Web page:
Posts Tagged ‘virginia’

h1

The Trumpeter Swan

December 6, 2010

The more I read by Temple Bailey, the more unsure I am about how I feel about her books. Judy was delightful. Glory of Youth had its moments, but mostly I found it kind of irritating. The Trumpeter Swan is never irritating, exactly, but it’s definitely never delightful, either.

It’s one of those post-WWI novels, where every young man in sight has gone and been heroic overseas, and now they’re home and they don’t know what to do with themselves. And The Trumpeter Swan is a lot more explicit about that theme than a lot of books are, but underneath all of the complaining about how unappreciated the returning soldiers are, there’s not a lot going on. I mean, it’s theoretically a WWI novel, but it’s actually one of those books where an assortment of young people get paired off. Read the rest of this entry ?

Advertisements
h1

Reviews at EP: To Have and to Hold

November 28, 2010

My Edwardian Promenade guest post for November is up: To Have and to Hold, by Mary Johnston. It’s much later than usual, I know,  but it’s practically the only era-appropriate thing I’ve read all month.

h1

V.V.’s Eyes

October 25, 2010

V.V.’s Eyes, despite the silly title, is a Serious Novel, with lots to say about the position of women in society, factory conditions, and charitable giving. But it’s also got a dazzlingly beautiful heroine, illustrations by R.M. Crosby (who usually, and more fittingly, illustrated romance novels), and an inappropriately melodramatic ending. I was never entirely convinced that Henry Sydnor Harrison knew what he wanted the book to be. On the other hand, I was frequently impressed by what it was.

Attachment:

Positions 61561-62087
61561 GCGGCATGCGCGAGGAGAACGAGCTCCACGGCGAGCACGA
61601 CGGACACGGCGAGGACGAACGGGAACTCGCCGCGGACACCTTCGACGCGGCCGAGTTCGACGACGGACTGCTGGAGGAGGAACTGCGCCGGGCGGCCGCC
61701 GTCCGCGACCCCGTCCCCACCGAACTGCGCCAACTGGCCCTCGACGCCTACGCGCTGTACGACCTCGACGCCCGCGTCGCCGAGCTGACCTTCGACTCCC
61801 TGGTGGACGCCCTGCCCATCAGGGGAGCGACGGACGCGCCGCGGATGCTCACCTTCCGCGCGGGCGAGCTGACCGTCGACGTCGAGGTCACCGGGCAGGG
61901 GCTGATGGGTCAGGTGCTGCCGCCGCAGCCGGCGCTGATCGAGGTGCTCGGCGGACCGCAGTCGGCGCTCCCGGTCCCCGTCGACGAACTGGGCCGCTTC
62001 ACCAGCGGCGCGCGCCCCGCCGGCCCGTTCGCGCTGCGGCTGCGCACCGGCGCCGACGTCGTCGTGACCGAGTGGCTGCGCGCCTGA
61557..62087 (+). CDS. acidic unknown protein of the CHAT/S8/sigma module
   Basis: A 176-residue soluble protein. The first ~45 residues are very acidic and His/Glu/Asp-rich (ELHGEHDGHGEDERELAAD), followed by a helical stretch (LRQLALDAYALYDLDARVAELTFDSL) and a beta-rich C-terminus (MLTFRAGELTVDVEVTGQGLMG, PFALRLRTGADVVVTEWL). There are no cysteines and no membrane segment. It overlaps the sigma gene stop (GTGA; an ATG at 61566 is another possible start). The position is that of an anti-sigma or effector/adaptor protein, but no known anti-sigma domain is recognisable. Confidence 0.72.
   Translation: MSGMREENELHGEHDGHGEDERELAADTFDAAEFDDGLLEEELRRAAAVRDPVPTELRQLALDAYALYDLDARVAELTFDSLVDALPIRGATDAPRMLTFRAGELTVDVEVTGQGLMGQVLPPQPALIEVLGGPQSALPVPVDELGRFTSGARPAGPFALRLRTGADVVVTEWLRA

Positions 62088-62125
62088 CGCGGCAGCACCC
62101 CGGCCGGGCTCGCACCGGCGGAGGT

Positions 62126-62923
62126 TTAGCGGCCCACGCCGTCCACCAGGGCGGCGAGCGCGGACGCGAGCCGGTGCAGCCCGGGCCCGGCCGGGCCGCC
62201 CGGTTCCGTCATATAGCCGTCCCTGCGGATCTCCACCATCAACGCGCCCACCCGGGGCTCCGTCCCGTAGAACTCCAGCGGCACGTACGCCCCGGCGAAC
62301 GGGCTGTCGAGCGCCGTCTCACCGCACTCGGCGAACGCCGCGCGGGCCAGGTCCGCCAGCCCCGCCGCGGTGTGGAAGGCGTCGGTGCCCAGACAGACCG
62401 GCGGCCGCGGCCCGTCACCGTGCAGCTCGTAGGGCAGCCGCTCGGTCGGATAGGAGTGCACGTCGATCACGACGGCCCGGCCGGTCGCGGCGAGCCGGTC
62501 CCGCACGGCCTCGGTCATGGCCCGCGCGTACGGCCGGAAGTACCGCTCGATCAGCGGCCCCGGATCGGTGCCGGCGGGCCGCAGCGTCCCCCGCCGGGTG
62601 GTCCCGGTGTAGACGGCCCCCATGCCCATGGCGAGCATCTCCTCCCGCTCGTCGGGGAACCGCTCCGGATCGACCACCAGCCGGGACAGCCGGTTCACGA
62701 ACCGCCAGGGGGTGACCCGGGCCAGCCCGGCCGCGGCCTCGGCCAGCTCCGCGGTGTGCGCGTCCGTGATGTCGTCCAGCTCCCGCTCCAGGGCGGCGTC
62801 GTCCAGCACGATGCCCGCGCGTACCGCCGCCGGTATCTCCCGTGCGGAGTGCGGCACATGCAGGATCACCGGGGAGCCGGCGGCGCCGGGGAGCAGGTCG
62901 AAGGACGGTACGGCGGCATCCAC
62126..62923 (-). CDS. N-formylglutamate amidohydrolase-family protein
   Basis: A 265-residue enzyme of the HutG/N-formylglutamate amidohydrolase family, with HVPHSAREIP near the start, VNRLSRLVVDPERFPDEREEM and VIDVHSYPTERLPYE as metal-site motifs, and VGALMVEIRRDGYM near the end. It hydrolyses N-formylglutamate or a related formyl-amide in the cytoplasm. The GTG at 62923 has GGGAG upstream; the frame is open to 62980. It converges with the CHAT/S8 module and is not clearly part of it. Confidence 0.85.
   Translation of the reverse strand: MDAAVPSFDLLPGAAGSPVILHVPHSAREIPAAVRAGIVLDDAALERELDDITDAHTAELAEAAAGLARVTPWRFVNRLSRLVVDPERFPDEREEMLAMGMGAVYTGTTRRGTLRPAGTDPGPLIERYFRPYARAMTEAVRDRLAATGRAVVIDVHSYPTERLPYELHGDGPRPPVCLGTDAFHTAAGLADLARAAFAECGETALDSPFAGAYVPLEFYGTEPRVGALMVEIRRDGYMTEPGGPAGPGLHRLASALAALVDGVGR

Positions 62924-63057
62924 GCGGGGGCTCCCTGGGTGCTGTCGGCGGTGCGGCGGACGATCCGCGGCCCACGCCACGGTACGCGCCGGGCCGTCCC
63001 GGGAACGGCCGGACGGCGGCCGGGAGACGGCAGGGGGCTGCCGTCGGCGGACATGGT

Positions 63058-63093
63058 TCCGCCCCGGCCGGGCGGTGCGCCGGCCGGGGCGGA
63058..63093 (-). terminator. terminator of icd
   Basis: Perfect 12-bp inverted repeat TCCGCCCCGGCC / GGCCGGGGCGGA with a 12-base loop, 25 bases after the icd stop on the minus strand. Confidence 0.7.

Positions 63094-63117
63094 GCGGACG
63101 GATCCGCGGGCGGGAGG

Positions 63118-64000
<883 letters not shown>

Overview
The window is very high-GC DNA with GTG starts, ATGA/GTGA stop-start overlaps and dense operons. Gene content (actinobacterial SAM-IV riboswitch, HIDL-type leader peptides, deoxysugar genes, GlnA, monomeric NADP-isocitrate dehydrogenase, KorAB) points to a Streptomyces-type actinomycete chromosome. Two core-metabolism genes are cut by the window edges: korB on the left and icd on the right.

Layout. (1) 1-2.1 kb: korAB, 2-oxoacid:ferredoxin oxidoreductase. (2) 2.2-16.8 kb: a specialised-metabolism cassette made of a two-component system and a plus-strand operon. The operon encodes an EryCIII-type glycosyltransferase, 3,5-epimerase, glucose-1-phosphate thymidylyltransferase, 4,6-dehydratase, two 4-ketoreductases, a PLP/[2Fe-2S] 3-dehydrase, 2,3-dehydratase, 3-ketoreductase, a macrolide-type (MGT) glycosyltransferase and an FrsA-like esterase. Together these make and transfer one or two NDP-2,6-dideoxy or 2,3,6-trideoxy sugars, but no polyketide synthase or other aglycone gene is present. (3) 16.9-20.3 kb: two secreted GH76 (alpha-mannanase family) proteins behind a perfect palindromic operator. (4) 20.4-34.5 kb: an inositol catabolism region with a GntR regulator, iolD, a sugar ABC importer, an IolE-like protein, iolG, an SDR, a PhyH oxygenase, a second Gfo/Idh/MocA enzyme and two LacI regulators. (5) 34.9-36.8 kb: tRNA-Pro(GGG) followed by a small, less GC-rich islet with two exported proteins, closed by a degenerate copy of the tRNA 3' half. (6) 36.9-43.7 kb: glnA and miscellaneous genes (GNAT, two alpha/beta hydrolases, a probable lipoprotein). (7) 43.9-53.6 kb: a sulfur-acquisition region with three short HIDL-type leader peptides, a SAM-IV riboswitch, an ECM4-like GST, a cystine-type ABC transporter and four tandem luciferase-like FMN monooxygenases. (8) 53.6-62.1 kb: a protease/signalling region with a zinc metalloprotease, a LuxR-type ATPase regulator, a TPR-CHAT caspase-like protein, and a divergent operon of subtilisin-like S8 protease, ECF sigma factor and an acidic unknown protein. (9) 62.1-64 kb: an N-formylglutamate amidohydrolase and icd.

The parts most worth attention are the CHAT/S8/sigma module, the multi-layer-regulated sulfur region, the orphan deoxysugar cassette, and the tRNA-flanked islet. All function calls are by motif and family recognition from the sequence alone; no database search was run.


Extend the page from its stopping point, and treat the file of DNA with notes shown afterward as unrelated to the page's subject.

Contemporary reviewers seem to have thought that the central figure of the book is V.V. — Dr. V. Vivian, a lame slum doctor — and I suspect that that was Harrison’s intention. But I was never quite convinced by V.V., who was sometimes a Christ-figure, sometimes a child, and every once in a while a (reluctantly) angry idealist. But I was completely won over by Miss Carlisle Heth, who it seems pretty unfair not to call the central character. She gets the vast majority of the available page space, and we spend most of the book pretty deeply ensconced in her head. And it’s time well spent. Read the rest of this entry ?